Yeah, that is correct. But, it seems that God didn't hand it down directly. He chooses to go through our fellow humans who are made leaders - which basically forces the use of tradition.

Catholics wants us to doubt the bible, and then to snatch what faith we have left, and place it in their Church.

I agree that this would be a disaster in some circumstances. I'd rather try to help people come to know Jesus better than to tear up the last bit of faith they have. I guess I get in a double bind in this regard when they wish to take one piece of scripture to try and take down the Church with it. That is where it starts to feel like a problem.


#12

[quote="in_servitude, post:11, topic:278450"]
Yeah, that is correct. But, it seems that God didn't hand it down directly. He chooses to go through our fellow humans who are made leaders - which basically forces the use of tradition.

I agree that this would be a disaster in some circumstances. I'd rather try to help people come to know Jesus better than to tear up the last bit of faith they have. I guess I get in a double bind in this regard when they wish to take one piece of scripture to try and take down the Church with it. That is where it starts to feel like a problem.

[/quote]

There is a dirty little secret here for Both Catholics and Protestants: very few read the Bible with any depth of perception. Even less spend any time in true exposition or exegesis or even begin to develop a good hermeneutic with which to grasp the unbelievable wealth of information available in scripture. So both groups end up depending on their clergy to fill in the gaps. Most clergy time is spent in managing and supporting their flock not in study and discussion of God's plan as expressed in scripture. The great theologian of the past on both sides had a luxury of time and staff that is hard to come by now. The only way, in my opinion, that things will really change is if an empowered laity begins to "engage" as envisaged by the Vatican II. Protestant for all their complaining about scripture are, as a group, as ignorant as Roman Catholics about Scripture. The difference is that they quote their leaders speaking about scripture and Roman Catholics quote their leaders interpretation of Scripture as expressed in tradition. So it sounds to the protestant "ear" that scripture is not important. That is a false assumption.

Have a God filled day,

Jay


#13

[quote="in_servitude, post:10, topic:278450"]
Well, Protestants call it the "apocrypha", and they are talking about the 7 books not in Protestant Bibles. Catholics call those 7 books the Deuterocanonical books.

In any regard, the point of my post here is to try and reconcile something so that I can build on my discussions with my Protestant friends. It seems like a fatal flaw to me to say, on the one hand, that Sacred Tradition is bogus and that Sacred Scripture is all that matters. But then, when I ask about how scripture is selected from all that is available (INCLUDING even choosing 2 Timothy as sacred) - there is a big block that I do not see around.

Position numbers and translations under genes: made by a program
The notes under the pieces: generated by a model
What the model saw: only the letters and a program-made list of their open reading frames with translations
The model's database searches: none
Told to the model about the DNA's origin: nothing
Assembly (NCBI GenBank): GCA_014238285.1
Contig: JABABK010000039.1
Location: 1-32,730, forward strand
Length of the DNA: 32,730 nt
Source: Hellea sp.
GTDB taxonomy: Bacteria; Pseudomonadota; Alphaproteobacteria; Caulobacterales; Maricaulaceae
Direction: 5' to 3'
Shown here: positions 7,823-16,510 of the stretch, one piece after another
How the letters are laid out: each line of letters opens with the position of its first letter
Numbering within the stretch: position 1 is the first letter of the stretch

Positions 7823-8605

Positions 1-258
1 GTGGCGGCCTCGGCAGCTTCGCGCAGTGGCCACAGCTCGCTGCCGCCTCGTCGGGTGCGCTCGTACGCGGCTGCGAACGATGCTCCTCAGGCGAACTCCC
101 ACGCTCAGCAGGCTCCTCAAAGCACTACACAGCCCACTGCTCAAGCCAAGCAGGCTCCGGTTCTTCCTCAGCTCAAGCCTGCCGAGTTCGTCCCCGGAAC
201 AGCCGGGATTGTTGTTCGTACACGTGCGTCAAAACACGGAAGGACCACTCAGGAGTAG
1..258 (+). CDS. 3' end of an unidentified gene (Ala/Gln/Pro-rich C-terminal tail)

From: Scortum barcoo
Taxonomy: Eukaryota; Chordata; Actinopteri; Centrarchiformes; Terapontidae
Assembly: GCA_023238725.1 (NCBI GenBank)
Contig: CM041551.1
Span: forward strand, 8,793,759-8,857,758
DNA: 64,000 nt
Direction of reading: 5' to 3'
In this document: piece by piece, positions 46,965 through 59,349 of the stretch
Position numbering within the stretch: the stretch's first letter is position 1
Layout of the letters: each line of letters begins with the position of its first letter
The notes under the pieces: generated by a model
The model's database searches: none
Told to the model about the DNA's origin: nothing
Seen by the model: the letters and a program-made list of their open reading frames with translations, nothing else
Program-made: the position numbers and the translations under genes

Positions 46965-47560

I will have lunch today with another of my Protestant friends - I'll try again and see what I get.

[/quote]

The argument is NOT that sacred tradition is bogus. Anyone who says that is wrong - plain and simple. The argument is that Tradition - Sacred or otherwise - is not MORE important than scripture.

Protestants, by the way, claim Apostolic Succession as well. Roman Catholic's say the succession is a function of the office passed from person to person. Protestant say it is a function of the knowledge. Again, going by Scripture, they would argue that it is "by the fruits" do you see the activity of the Holy Spirit (John15:26, 16:13 and a whole host of others).

When you get deep into these things, you begin to see that very little is black and white.
We are all still human and as capable of denying Christ three times as was Peter, and, we all are then capable of being re-reconciled to God as was Peter. That is why all our arguments , in my opinion, have to be irenic and not polemic. The more combative we are the less likely we are to see the Holy spirit show up to illuminate us. If you are a Pneumatologist (PNEUMATOLOGY :Study of the Holy Spirit) you begin to see him work in many strange ways.

By the way, hope you had a great lunch!.

Have a God filled day,
Jay


#14

[quote="in_servitude, post:11, topic:278450"]
Yeah, that is correct. But, it seems that God didn't hand it down directly. He chooses to go through our fellow humans who are made leaders - which basically forces the use of tradition.

I agree that this would be a disaster in some circumstances. I'd rather try to help people come to know Jesus better than to tear up the last bit of faith they have. I guess I get in a double bind in this regard when they wish to take one piece of scripture to try and take down the Church with it. That is where it starts to feel like a problem.